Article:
How Saudi women engineers are transforming a male-dominated industrial environment

With a growing number of Saudi women opting for careers in STEM and contributing to a more gender-balanced  work environment, the Kingdom’s industrial sector is leading the way in inclusivity. (Shutterstock)
With a growing number of Saudi women opting for careers in STEM and contributing to a more gender-balanced work environment, the Kingdom’s industrial sector is leading the way in inclusivity. (Shutterstock)
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Updated 27 June 2021

How Saudi women engineers are transforming a male-dominated industrial environment

With a growing number of Saudi women opting for careers in STEM and contributing to a more gender-balanced  work environment, the Kingdom’s industrial sector is leading the way in inclusivity. (Shutterstock)
  • Young Saudis are blazing a trail for MENA women in science, tech, engineering and math
  • To mark International Women in Engineering Day, two Saudis recounted their life stories

DUBAI: Despite recent progress, women remain a minority in the science, technology, engineering and mathematics (STEM) professions, especially in the Middle East and North Africa.

On the upside, with a growing number of Saudi women opting for careers in STEM and contributing to a more gender-balanced work environment, the Kingdom’s industrial sector is leading the way in inclusivity.

Razan Alraddadi, a development specialist at Amaala — one of the Kingdom’s Vision 2030 megaprojects planned on the Red Sea coast — and Ruaa Mahmoud, a graduate consultant at WSP Middle East — a leading professional-services consultancy — are among the new crop of Saudis blazing a trail for women in STEM.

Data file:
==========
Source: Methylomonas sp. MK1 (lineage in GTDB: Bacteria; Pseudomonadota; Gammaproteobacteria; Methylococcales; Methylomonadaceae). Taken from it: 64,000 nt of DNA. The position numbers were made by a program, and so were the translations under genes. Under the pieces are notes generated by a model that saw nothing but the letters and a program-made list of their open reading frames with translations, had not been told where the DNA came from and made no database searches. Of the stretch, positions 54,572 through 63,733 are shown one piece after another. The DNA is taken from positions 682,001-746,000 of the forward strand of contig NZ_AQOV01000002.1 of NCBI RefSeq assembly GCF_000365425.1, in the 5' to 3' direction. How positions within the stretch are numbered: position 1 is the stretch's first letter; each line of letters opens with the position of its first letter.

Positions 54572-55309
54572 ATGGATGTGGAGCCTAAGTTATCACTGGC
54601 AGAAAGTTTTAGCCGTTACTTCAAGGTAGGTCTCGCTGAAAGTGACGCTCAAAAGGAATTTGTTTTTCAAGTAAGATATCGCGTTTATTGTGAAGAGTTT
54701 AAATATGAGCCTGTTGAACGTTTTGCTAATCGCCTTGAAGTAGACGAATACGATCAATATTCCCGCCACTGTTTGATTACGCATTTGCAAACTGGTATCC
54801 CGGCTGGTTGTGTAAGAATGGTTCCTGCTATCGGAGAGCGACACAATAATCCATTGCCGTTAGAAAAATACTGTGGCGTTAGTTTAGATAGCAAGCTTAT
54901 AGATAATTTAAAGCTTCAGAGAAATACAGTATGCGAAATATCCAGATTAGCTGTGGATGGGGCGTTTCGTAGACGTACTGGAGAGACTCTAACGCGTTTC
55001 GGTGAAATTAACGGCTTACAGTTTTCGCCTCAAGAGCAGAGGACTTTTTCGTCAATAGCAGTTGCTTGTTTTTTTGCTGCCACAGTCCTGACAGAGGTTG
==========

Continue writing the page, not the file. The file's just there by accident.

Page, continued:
“Like most engineering students, I was good at math and I loved problem solving,” Alraddadi said in a recently recorded podcast titled “Engineering role models for a more diverse future,” hosted by WSP and Amaala.




Razan Alraddadi (L) is a development specialist at Amaala and Ruaa Mahmoud (R) is a graduate consultant at WSP Middle East. (Supplied)

“I was a creative child growing up. I was solving everything that was broken around the house. My father noticed that and said he thought I’d make a good engineer and the first woman engineer in our family.”

The podcast was broadcast to mark International Women in Engineering Day, which this year took place on June 23. The objective was to raise the profile of women in engineering professions and focus attention on the career opportunities available to aspiring technologists.

Alraddadi recalled the first year of her scholarship at the University of Washington in 2014, where she found women significantly underrepresented in engineering courses.

But after listening to a female electrical engineer from NASA sharing her experiences during a panel discussion led by the Society of Women Engineers, she was filled with inspiration.




A rendering of Amaala, on the Red Sea coast, where Razan Alraddadi works as a development specialist. Amaala will be an ultra-luxurious international destination, and one of Saudi Arabia’s key Vision 2030 megaprojects. (Supplied/Amaala)

“It wasn’t until that moment that I saw another woman in engineering excelling. At that moment, I had the confidence needed to continue my career in engineering,” said Alraddadi.

“Since that day, it has been an amazing experience joining Amaala as an engineer, and I’m surrounded by an amazing team of engineers in a very inclusive and very good environment for women and engineering.”